The city of Alexandria warns of lead in home plumbing systems, which can lead to contaminated water

The City of Alexandria is working to educate residents about the dangers of possible lead contamination in drinking water caused by plumbing systems in older homes that use lead soldered copper tubing or other plumbing components that use leaded materials.

The education boost comes in response to a recent finding by the Louisiana Department of Health that four confirmed cases of elevated lead levels in water samples were taken from residents of Alexandria homes as part of a routine testing process.

Michael Marcotte, director of Alexandria Utility Systems, stated that the elevated levels of lead were only found in insulated houses that contained either copper tubing with lead solder installed between 1982 and 1988 or lead tubing.

“The city of Alexandria has no pipes or utilities and the elevated lead levels were not in the city of Alexandria water distribution system,” said Marcotte.

The city’s water system is regularly tested for lead and other retention systems. As part of the Ministry of Health’s most recent routine lead testing program, residents of 30 homes submitted water samples for testing. The samples were collected and submitted by residents, and Alexandria City officials were not involved in the collection or testing process. Of these 30 samples, four were confirmed to have increased lead levels.

“We carefully monitor the safety of our water system and do everything we can to ensure that we fully comply with all safety guidelines,” said Jeffrey W. Hall, Mayor of Alexandria. “We have a fully accredited testing laboratory that was only re-accredited in January. We monitor our system daily and conduct regular tests to ensure the highest water quality. We test for chlorine levels, bacteriological agents, lead, copper and system corrosion values. And we’re testing for Naegleria fowleri, better known as the brain-eating amoeba. We are committed to proactively ensuring that the water we deliver to our customers is safe when it comes to their home. “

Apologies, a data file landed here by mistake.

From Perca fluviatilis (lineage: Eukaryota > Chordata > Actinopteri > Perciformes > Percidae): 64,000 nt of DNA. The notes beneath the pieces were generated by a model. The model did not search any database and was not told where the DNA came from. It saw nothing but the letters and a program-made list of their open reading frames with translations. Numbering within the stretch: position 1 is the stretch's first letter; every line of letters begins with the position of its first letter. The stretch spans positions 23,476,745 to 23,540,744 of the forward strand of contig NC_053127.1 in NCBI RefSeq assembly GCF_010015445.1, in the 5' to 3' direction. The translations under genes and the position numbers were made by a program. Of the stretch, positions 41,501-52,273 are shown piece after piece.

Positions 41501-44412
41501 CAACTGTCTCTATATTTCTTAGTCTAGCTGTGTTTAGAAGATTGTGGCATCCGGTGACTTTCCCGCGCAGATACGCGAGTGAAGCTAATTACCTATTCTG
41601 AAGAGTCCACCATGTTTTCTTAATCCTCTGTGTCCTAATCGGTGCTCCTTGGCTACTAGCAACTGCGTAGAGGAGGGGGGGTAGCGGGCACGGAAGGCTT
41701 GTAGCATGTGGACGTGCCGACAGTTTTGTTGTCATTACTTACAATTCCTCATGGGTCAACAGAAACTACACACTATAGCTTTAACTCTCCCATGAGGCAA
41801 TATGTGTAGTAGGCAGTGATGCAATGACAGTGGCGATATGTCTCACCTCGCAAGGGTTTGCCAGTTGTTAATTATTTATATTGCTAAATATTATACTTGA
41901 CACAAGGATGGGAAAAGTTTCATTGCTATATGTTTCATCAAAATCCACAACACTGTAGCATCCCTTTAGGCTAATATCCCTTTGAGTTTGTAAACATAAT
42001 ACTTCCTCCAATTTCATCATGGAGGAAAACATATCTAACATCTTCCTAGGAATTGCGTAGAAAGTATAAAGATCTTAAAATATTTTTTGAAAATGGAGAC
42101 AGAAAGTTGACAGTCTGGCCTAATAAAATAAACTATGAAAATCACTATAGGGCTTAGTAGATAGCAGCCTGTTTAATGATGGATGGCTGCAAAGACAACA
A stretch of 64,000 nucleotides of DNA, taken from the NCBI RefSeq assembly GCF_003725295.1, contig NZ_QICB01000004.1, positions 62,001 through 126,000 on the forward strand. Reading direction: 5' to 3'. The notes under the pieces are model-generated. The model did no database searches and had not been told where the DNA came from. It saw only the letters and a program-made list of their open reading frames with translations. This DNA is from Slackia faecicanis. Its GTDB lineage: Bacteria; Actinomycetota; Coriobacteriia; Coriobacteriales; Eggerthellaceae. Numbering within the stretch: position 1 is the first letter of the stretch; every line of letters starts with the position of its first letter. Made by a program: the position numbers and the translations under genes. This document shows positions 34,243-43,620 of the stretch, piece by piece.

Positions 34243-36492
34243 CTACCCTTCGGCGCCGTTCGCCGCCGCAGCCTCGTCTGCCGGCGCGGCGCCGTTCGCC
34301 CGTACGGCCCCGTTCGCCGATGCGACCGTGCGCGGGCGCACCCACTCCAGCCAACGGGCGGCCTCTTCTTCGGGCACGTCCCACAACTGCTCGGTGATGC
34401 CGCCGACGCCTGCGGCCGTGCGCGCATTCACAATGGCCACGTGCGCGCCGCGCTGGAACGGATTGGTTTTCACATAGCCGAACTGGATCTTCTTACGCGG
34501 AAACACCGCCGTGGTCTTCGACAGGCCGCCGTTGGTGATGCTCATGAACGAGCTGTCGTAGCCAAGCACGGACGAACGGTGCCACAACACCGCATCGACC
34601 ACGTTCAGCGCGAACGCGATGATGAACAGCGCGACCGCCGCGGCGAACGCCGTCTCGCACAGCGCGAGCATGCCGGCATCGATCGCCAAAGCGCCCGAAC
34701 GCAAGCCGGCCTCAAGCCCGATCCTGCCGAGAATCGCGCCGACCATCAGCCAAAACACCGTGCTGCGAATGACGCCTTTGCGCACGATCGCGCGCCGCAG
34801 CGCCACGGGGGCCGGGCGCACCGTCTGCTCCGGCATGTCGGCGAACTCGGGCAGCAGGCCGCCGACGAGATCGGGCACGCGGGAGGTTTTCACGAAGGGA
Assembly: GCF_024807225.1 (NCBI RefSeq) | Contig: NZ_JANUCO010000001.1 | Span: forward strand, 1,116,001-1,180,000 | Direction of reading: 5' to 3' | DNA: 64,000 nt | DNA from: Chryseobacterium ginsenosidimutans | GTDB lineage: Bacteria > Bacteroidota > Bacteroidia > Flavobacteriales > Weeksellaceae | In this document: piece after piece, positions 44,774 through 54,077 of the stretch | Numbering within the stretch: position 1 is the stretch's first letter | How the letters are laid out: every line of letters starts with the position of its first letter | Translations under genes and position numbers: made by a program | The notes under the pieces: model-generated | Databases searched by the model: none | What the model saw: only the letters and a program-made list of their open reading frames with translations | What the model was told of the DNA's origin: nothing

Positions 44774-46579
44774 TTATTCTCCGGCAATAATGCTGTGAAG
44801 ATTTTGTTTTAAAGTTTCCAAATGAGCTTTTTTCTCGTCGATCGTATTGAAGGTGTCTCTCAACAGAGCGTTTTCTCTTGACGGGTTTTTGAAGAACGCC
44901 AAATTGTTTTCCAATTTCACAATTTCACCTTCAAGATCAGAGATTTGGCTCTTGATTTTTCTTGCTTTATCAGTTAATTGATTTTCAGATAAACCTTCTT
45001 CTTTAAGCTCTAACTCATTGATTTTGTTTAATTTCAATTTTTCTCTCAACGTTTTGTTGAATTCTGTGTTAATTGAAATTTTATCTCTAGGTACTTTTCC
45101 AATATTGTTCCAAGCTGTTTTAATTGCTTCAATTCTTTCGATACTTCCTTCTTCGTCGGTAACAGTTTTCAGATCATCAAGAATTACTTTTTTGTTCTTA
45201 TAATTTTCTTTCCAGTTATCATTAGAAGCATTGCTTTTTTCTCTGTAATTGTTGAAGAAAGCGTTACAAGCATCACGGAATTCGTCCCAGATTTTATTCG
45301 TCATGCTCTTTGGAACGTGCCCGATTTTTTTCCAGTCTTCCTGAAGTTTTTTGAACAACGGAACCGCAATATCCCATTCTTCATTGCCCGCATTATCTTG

Marcotte added that in January 2011 the Alexandria City Water Department incorporated improvements to corrosion protection in the water system to reduce lead washout from pipes and solder in older homes.

“We do everything we can to ensure that the drinking water we provide to residents is safe. But we can only control our delivery system. If a home or business has lead pipes or copper pipes with lead solder, the chances are these pipes could be causing lead contamination on site, ”said Marcotte. “This is why we want to educate our residents, especially those in older homes who may have lead pipes or solder, so they can become aware of potential problems in their home’s plumbing system and take the right precautions to protect themselves and their families . “

Residents of houses built between 1982 and 1988, most likely made of materials that contain high levels of lead, can obtain information about testing their water by contacting the Alexandria City Water Department at 318-441-6216 .

As part of the awareness campaign, all water customers in the city of Alexandria will receive a notice explaining the dangers of lead in water and tips on how to minimize possible exposure. The announcement contains information on lead contamination in water as prescribed by the federal government, as well as details on the local findings. A note is also printed on the water bills. In addition, educational brochures will be available to the city with information on the dangers of lead and measures to reduce potential exposure, as well as information on the city’s website at

Lead can cause serious health problems if too much gets into your body from drinking water or other sources. The greatest risk of exposure to lead is in infants, young children, and pregnant women. The most common sources of lead exposure are paint, dust, soil and the corrosion of household plumbing systems. For more information, visit the Environmental Protection Agency website at or contact your doctor for more information.

Copyright 2019 City of Alexandria. All rights reserved.

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